Iraqi court dismisses parliament’s reshuffle approval
A federal court in Iraq has invalidated a parliamentary session on April 26 in which changes in the cabinet proposed by Prime Minister Haider al-Abadi were approved.
“The federal court decided to invalidate the parliamentary sessions of April 14 and 26,” higher judicial council spokesman Abdelsattar Bayraqdar said in a statement Tuesday, referring to sessions in which lawmakers first sacked Parliament Speaker Salim al-Juburi and then approved the changes in the cabinet.
Bayraqdar said the April 14 session, which led to the dismissal of Juburi, lacked the necessary quorum, with only 131 lawmakers present.
He said the second meeting of the lawmakers on April 26 took place in an atmosphere “inconsistent with freedom of opinion.” Bayraqdar said the vote for endorsement of Abadi’s nominees in the meeting was invalid as guards entered the session and some parliamentarians were prevented from attending.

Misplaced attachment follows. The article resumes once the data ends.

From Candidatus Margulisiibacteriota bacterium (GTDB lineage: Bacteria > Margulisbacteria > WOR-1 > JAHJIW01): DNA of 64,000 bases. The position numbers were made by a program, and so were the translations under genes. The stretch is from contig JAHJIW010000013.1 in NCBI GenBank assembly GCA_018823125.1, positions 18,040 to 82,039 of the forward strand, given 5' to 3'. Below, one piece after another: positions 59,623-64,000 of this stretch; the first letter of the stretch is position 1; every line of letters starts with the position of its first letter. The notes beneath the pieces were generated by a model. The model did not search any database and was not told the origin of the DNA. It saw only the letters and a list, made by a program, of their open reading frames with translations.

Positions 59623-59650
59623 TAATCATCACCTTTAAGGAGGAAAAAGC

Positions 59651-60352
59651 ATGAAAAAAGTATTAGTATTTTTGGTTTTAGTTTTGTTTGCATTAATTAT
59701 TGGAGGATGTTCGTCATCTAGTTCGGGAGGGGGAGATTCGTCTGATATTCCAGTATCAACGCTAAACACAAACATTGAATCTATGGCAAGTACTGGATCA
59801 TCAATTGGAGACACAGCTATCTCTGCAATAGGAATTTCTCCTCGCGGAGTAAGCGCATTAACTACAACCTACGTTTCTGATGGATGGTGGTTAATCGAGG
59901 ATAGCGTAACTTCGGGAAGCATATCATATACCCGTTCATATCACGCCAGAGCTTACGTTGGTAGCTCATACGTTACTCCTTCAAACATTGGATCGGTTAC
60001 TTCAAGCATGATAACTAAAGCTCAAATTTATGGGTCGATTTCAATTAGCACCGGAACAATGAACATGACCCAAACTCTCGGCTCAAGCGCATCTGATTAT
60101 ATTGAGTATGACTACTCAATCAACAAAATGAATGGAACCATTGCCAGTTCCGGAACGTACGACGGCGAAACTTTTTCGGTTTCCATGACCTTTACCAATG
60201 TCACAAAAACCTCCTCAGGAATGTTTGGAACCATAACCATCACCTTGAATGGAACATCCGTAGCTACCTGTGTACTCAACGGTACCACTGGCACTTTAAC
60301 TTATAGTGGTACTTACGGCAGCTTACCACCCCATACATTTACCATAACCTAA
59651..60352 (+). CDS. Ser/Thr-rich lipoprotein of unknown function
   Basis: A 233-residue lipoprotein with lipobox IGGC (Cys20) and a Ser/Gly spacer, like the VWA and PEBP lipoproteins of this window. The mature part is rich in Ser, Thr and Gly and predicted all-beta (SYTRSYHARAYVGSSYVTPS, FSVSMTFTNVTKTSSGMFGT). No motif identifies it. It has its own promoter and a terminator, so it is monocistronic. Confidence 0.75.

The verdict could be viewed as a serious blow to Abadi’s efforts for introducing a reform-minded cabinet in Iraq. The push came after mass protests in the capital, Baghdad, and elsewhere with hundreds of thousands, mostly followers of the prominent Shia cleric Muqtada al-Sadr, taking to the streets on a weekly basis to demand changes.
The demonstrations escalated last month when the parliament resisted changes, prompting protesters to break into the heavily-fortified Green Zone, where the parliament and government offices are located.
Sadr has vowed to call for a fresh round of protests after the holy month of Ramadan, which ends next week. He has repeatedly criticized the government for its failure in carrying out the reshuffle, saying it bows to pressure by powerful political parties.
Iraq is engaged in a massive battle against the Daesh Takfiri terrorists. The military and allies declared the full liberation of the city of Fallujah, west of Baghdad, earlier in the week. Abadi has warned that the political stalemate could hamper the operations against Daesh.